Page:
comp prop

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  #1  
Old 12-05-09, 02:51 PM
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comp prop

Hey guys i currently have a 3 blade prop on my evinride 135hp i was wanting a little more bite for pulling a skier the new comp prop i am looking at is a 4 blade they say it will not decease my top speed (Noticably) like 1 mph Do you guys think this is a smart move.. my other question is on my old prob it does not say what pitch it is or am i looking in the wrong spot.. will i need to stay at the same pitch if i decide to switch 3 to 4 blade comp prop Thanks for any info This is all i could find on the prop 247 k 665 x but whats the pitch Im thinking of going with a 19 pitch but would like to know what pitch the one i got now is but i think 19 would be ok tell me if im wrong
 

Last edited by tsherrill10; 12-05-09 at 04:36 PM.
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  #2  
Old 12-06-09, 06:13 PM
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  #3  
Old 12-06-09, 09:58 PM
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A 4-blade 19-inch pitch may or may not help pull a skier out of the hole.

The more important question is, how much does the boat weigh? On a properly powered boat with the correct prop, a 135 should pull a skier with two people in the boat. If your entire family and a couple of the neighbors' kids are in the boat, it may take awhile to get that boat on plane -- and get the skier out of the hole.

In that case you should go to a lower pitch for more power. A 17-inch prop will give you quite a bit more power for skiers. But you'll lose top-end speed. You'll also have to watch the tach closely at WOT because it could cause the engine to over-rev.

I know several boat owners who trailer & change the prop before they put the boat in the water. If they plan to cruise, they use a higher pitch. If they plan to ski, they use the lower.

We also are fortunate to have some nice secluded beaches where we can drop off unnecessary weight (bodies, coolers) when someone wants to ski.
 
  #4  
Old 12-07-09, 10:20 AM
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prop

Yea im clueless about how much this boat weighs i would guess 1500 to 2100 its an old browning tri hull i dont know the model of boat it is cant seem to find one just like it the only one i know that is close is a browning mustang from looking at pictures on the net is there any way to find out what pitch the prop i have now is any way to measure the pitch on it.. oh and the boats 16 ft long it light enought i can push it around by hand in the garage thanks for your reply just dont know what prop to order debating 17 or 19 pitch I would go with the 19 pitch for cruzing and 17 for water sports but i have heard that running a two stroke at a lower rpm than recommended operating range is actually worse than running at a high rpm this makes no sence to me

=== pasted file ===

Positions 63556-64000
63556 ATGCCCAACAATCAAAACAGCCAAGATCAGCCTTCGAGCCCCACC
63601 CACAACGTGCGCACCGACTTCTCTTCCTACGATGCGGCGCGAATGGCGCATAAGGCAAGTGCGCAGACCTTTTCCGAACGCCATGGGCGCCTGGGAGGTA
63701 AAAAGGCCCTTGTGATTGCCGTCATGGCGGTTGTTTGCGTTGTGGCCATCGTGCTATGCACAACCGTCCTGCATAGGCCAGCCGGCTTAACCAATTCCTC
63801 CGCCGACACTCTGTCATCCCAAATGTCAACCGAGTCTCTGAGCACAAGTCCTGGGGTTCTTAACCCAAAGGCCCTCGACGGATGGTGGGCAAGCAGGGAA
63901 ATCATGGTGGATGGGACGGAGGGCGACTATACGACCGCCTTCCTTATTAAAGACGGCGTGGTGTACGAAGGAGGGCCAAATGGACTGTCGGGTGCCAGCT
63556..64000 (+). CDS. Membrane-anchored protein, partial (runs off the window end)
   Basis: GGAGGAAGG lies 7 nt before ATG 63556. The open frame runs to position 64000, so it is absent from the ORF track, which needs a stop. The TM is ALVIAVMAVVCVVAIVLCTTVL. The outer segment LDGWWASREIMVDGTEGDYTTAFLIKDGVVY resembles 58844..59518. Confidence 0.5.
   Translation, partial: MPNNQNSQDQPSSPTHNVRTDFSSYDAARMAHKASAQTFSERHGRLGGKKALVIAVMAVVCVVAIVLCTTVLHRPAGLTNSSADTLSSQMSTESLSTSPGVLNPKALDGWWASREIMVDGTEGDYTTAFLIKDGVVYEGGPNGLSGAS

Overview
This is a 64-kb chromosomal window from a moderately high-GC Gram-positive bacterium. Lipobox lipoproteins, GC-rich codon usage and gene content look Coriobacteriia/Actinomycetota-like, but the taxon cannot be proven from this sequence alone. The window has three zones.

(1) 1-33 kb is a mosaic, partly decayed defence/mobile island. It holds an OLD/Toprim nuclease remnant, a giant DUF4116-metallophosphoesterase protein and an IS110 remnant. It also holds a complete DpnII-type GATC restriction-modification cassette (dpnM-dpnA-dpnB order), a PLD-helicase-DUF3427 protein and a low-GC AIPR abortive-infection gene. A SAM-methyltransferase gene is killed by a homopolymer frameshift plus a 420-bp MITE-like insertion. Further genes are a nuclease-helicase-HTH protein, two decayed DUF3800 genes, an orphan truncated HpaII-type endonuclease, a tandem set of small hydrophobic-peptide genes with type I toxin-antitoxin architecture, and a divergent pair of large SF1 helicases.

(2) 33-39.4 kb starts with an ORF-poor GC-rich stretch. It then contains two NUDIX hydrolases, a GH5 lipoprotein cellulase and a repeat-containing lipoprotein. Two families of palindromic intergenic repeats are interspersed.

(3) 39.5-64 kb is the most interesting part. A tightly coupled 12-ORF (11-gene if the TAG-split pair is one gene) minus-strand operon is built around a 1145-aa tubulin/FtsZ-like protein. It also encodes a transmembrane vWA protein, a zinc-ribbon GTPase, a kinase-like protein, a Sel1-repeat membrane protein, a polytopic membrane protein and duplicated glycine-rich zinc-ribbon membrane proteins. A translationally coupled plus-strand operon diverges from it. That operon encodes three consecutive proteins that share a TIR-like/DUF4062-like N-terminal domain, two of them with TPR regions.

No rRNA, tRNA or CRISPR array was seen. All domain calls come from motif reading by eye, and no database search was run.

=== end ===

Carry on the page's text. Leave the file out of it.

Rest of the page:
Last edited by tsherrill10; 12-07-09 at 12:19 PM.
  #5  
Old 12-08-09, 03:46 AM
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A prop with too high of a pitch will not allow the engine to achieve full RPM. It will dump too much fuel into the cylinders and eventually cause a carbon buildup and foul the spark plugs. Your WOT on that motor should be around 5,500 RPM.

Most props have the pitch stamped into the outside of the center hub.

A tri-hull won't get up out of the water as fast as a V-hull, and they are usually quite a bit heavier then the same size V-hull.
 
  #6  
Old 12-08-09, 09:58 AM
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okay thanks rick for your help in this case i think i will start with a 17 and if its too low i go 19 i have on it now is so old proply the original and this thing weighs 20 pounds i read the one i am looking at weighs 4 pounds heck that alone should help
 
  #7  
Old 12-09-09, 07:42 PM
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Rick is right on. I use a different prop depending on what I plan on doing and how many people I have in the boat. I have gotten good at changing props out from leaning out from a buddies boat.

If your thinking about a composit prop they aren't the best for skiing. They will flex too much from what I understand. The water cops use them arround here so when they hit rocks it doesn't bend the propshaft.
 
  #8  
Old 12-09-09, 07:57 PM
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okay thanks a lot for your help guys im short on cash that is why i was going for the com prop there really cheap prolly because of what you said about them flexing.After feeling how heavy the prop that is on it now was why i am really thinking about getting a new one or does the weight not matter.. i was thinking lighter prop would be better or am i wrong on this.. i think i will save up and get me a aluminum prop instead of the com thanks guys todd
 
  #9  
Old 12-12-09, 04:10 AM
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I doubt there would be a noticeable difference in performance between a heavy prop and a lighter one. Stainless steel is quite a bit heavier than aluminum, yet stainless is recommended over aluminum for high-performance rigs.

The change that will affect your boat's performance the most is changing the pitch.

Either way, don't dismiss the idea of buying a used, refurbished prop from a local repair shop. They are generally cheaper than new with the added benefit of being balanced by a human hand rather than a machine.
 
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